The senator was both informed and eloquent as he took questions from the press. Only four questions were asked because, as Booker observed, “It. Is. Hot!”
The first three inquiries came from local media:
What do think the chances are the bill will pass while Donald Trump is president?
“Given the fact that the Trump administration is in charge makes this legislation even more urgent. There must be a response…” Booker asserted, before adding, “I don’t care who is in office. Now is always the right time to do what is right. So I am calling on my fellow congress people and senators to join this legislation.”
What does this mean for the average person? Can they just smoke a blunt out on the street without worrying about being arrested?
A inane question, Booker gave the only possible political answer: “We need to be acting responsible as adults,” he insisted, “and I don’t endorse in any way the irresponsible use of marijuana. That’s outrageous. But I do believe we have come to a point in our society where we need to end prohibition… We need to bring justice back to our criminal justice system.”
Is marijuana a gateway drug?
It’s “an off-ramp drug,” Booker amended. “Helping people to have an off ramp from drug addiction, from PTSD, from diseases like [Dravet] Syndrome. This is a substance that has been proven to be able help people with crisis… I do not believe that marijuana is a gateway drug.”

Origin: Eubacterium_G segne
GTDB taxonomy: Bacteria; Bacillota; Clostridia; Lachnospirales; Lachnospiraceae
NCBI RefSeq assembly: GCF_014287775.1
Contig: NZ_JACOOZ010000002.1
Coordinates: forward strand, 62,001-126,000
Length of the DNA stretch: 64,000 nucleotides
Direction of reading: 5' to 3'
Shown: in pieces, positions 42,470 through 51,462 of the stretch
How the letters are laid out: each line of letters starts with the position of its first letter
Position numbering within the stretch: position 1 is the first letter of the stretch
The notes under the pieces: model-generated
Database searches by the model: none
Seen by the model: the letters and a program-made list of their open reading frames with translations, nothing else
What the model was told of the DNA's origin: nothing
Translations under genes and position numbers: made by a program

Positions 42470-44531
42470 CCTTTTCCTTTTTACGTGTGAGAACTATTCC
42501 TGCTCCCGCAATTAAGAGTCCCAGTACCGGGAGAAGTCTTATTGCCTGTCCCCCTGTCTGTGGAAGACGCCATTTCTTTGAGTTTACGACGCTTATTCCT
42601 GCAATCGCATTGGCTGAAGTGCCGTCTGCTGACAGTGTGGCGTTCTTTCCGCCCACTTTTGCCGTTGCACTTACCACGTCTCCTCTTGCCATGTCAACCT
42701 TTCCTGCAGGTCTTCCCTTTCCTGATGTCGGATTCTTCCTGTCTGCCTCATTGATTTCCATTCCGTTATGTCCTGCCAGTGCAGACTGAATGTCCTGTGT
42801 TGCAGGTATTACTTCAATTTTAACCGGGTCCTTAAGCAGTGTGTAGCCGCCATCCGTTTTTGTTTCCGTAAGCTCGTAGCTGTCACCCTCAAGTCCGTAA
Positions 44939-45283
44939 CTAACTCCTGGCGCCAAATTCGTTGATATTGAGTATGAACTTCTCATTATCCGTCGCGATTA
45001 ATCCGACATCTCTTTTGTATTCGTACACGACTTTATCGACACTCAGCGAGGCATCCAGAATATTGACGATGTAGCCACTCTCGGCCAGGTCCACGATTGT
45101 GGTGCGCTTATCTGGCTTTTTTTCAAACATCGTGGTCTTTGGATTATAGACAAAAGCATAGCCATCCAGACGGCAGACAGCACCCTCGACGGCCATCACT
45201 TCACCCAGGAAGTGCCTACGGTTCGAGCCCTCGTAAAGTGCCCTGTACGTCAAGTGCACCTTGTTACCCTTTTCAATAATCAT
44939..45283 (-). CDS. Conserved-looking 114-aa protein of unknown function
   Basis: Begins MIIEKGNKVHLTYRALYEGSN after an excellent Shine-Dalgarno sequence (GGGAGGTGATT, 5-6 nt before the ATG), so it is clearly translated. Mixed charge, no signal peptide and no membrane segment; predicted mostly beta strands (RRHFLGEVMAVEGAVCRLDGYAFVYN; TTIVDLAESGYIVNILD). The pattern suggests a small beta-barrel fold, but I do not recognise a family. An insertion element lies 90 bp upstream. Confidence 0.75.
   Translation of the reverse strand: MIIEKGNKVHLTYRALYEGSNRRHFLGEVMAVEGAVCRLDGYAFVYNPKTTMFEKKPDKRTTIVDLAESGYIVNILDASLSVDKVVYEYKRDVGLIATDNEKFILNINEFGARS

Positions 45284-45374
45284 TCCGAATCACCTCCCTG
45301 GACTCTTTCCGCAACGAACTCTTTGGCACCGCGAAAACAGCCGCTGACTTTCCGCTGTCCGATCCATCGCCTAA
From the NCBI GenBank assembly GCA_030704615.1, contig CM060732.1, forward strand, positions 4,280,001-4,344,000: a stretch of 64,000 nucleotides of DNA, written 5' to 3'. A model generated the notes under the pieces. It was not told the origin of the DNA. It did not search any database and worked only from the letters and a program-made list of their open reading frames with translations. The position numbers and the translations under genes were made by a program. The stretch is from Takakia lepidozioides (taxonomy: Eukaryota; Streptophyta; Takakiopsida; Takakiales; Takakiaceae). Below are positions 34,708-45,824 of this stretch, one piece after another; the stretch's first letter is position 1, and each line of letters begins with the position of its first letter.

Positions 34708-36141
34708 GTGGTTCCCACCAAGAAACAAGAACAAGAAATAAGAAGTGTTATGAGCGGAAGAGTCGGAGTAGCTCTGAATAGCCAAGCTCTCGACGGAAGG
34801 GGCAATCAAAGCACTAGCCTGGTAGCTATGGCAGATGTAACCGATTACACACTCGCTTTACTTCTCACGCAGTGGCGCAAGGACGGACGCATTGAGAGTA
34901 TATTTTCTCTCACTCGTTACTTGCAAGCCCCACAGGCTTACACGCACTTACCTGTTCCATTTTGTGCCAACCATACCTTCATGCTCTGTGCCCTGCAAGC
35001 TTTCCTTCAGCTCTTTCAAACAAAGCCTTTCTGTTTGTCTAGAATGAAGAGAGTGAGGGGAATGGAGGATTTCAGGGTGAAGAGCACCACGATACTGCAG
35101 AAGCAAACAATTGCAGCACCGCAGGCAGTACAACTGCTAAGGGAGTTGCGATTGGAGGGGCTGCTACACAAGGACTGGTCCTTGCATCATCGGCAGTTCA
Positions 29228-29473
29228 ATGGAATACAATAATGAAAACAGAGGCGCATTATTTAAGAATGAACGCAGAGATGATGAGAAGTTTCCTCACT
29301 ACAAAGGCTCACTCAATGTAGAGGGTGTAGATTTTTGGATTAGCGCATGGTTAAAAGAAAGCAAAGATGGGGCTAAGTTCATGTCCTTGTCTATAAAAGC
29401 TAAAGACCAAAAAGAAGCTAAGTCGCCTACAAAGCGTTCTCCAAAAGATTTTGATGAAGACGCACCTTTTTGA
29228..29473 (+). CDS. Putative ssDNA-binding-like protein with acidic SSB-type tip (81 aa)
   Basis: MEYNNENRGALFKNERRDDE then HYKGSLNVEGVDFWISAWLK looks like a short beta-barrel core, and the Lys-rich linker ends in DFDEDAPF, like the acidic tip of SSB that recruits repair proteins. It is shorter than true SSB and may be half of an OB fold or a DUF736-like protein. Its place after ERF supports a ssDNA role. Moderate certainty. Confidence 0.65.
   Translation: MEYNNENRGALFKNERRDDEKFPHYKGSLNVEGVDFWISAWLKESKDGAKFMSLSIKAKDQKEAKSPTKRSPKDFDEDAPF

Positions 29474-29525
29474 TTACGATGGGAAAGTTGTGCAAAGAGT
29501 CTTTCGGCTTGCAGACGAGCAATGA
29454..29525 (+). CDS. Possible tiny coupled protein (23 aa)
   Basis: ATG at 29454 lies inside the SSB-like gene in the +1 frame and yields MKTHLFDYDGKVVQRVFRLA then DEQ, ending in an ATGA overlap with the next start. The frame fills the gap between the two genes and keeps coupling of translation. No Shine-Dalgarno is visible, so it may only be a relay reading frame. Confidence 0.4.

One reporter observed that the Republications have a majority in the House and in the Senate.
“Are you sure about that?” Booker chided. “Have you checked that?”
The reporter persisted. “Is there any opportunity here for bipartisan support? Have you heard from any Republicans that said they would support your bill?”
Booker admitted he hasn’t had a chance to sell his idea on Capitol Hill just yet.
“So when I come back from this recess, I will start working (on building support),” Booker said. “I know that the basic fairness issue is known on both sides of the aisle. It gives me lots of confidence. In fact, I can declare unequivocally that this legislation—it’s not a matter of if it will pass; it is a matter of when it will pass.
And finally, as the senator’s press secretary tried to call it a wrap, Booker smoothly overruled him and took one last question from HighTimes.com: